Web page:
Movie Review - Kevin Hart: What Now

Kevin Hart is a record-breaker. He has been defying expectations for a while. As an African-American comedian trying to establish himself, that certainly helped. His on-stage persona is loud and abrasive. His voice can often be annoying and one can either be charmed or turned off by his jackhammer, nails-on-chalkboard, rapid-fire delivery. As an actor, he mostly just transplants that same persona on screen. He doesn't act. He seemingly can't act beyond that persona. He's certainly not like Eddie Murphy who can do impressions and really portray characters. He's not even Chris Rock who isn't the greatest actor but who is a smart and very sharp writer.

Hart tamped down that loud and abrasive persona for his previous film and summer hit Central Intelligence, opposite Dwayne Johnson. He was mainly the straight man. It was a departure that represented potential growth for Hart. Unfortunately, none of that growth is evident here. What we see is typical Hart that either you'll accept or not. It's clear that at least 53,000 people accepted it. That's the round number for how many tickets were sold in this one-time event. Hart performed at Lincoln Financial Field, the huge football stadium in Philadelphia. That event was sold out, which was one for the record books.

It's just him alone doing stand-up. He does some interesting things with his lighting design, as well as still images and graphics in the huge monitors behind him on stage. Other than that, it's Hart taking us into issues with his domestic life. Topics include things that scare him about his mansion-like home, things that bother him about his family, particularly his children, things that would make him or anyone leave or give up on their significant others and things he hates about Starbucks. He has recurring gags about injuries from animal attacks and how black women don't believe anything.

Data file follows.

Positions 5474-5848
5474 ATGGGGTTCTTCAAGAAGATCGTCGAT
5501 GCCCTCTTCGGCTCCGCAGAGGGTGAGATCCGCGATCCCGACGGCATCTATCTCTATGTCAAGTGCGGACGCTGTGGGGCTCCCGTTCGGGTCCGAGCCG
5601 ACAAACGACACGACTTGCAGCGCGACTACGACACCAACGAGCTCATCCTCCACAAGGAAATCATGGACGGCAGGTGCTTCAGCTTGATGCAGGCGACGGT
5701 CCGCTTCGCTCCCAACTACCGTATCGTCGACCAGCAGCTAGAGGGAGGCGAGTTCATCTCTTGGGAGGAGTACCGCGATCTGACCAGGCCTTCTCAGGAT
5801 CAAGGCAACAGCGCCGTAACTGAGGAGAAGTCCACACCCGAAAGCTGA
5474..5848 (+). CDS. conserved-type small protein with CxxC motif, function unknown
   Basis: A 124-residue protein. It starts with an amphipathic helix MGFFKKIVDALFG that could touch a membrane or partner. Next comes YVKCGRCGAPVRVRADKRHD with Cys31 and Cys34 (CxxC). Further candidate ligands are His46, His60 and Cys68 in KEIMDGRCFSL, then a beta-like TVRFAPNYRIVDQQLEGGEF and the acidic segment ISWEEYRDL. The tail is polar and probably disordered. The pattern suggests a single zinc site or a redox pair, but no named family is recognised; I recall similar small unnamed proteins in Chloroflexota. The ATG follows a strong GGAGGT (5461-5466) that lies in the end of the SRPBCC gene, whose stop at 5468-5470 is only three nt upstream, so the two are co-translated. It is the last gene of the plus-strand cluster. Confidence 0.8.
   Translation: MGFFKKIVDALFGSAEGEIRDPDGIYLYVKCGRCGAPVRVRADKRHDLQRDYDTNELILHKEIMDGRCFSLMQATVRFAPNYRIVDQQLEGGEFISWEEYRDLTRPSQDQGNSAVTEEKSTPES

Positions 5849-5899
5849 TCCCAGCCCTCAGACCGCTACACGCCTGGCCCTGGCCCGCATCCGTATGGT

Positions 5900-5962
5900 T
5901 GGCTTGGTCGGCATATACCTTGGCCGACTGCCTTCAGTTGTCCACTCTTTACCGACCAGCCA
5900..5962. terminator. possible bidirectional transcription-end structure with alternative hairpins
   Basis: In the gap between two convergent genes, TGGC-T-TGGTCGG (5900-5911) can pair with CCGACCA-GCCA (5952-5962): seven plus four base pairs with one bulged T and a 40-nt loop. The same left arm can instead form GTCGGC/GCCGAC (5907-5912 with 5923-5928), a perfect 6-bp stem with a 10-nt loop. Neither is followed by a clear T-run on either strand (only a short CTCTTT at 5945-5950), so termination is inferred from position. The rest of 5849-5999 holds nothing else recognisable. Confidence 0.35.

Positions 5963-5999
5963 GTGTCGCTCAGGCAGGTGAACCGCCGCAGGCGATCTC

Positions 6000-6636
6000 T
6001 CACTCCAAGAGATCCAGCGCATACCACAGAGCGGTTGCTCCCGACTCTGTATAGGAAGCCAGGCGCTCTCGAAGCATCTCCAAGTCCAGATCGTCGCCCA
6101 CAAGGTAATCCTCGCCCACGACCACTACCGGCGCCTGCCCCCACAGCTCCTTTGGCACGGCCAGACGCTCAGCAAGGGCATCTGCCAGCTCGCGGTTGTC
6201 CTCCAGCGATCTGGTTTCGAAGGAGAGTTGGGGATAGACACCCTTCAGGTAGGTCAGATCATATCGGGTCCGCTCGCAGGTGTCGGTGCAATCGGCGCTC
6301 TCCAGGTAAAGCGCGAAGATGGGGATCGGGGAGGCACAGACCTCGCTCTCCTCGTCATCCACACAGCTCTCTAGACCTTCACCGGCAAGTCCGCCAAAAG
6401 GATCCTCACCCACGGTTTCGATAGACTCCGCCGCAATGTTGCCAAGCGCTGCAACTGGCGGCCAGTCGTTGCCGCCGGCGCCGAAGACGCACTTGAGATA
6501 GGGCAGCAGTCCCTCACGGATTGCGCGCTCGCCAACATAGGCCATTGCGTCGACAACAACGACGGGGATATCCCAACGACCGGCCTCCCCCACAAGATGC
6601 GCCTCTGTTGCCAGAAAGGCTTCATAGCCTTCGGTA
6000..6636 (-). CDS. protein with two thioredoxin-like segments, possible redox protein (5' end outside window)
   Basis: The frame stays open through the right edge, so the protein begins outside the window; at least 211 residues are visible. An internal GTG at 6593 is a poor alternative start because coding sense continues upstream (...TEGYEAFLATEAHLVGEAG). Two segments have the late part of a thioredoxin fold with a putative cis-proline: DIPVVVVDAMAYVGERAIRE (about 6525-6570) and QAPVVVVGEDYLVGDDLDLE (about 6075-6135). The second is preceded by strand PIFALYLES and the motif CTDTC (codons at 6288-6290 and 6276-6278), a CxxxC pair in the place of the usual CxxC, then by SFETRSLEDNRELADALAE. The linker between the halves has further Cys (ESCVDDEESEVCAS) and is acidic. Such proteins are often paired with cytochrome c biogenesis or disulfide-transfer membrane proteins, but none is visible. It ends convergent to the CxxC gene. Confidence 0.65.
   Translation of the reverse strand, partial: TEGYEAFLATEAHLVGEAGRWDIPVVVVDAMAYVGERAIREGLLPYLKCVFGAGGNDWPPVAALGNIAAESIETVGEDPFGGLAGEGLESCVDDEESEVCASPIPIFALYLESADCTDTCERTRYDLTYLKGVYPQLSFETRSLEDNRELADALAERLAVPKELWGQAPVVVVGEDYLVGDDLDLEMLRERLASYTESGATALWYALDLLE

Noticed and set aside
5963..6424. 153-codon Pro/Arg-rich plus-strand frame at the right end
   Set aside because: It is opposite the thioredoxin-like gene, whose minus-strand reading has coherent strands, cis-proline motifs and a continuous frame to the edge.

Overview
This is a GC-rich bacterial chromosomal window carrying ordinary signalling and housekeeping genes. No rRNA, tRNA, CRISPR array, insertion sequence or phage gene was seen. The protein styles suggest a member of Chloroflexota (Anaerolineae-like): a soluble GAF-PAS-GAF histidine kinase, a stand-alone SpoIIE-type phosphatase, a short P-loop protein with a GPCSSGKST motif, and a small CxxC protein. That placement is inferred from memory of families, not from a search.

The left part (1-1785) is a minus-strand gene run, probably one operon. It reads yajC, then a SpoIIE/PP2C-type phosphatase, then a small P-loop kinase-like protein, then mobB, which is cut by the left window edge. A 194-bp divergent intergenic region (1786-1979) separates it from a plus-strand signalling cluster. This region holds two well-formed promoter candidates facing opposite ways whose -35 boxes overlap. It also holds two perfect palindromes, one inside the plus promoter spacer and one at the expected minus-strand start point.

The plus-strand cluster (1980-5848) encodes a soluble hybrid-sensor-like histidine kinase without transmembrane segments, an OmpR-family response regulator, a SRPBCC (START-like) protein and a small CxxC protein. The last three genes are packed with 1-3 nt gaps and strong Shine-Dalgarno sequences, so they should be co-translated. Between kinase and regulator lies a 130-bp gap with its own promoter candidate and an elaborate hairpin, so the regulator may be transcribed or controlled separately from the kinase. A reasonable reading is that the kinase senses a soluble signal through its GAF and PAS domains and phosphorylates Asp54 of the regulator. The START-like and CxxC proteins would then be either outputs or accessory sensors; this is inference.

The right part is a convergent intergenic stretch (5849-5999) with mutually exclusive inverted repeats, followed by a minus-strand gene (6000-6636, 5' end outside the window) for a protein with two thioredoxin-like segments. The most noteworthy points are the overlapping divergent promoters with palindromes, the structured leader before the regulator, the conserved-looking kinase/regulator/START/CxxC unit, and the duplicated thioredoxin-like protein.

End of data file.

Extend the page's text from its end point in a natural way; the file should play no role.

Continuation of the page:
If there is a theme to this stand-up special, it's probably that he doesn't give a shit, as he says. It's part of his on-stage persona that he has little patience for a lot of human behaviors, or little empathy for empathy. He has a hardcore realness and is the ultimate straight-shooter. Yet, for some reason, many of his jokes felt stale or ones I'd heard him do before. I don't know why but his opening joke about a raccoon felt old-hat. His joke about the "pocket pussy" felt old as well, but mainly because the TV series Blue Mountain State did a joke about it that was a million times better.

The audience reaction shots were a lot funnier than a lot of the punchlines that Hart was dropping. The only time I truly laughed was during the framework for his stand-up act, which a lot of stand-up specials do. It's a James Bond spoof. It involved Don Cheadle who has a hilarious but ultimately brief bit. Cheadle made me laugh. What does it say about a Kevin Hart movie where the one thing that made me laugh was not Kevin Hart?

Two Stars out of Five.
Rated R for some sexual material, and language throughout.
Running Time: 1 hr. and 36 mins.

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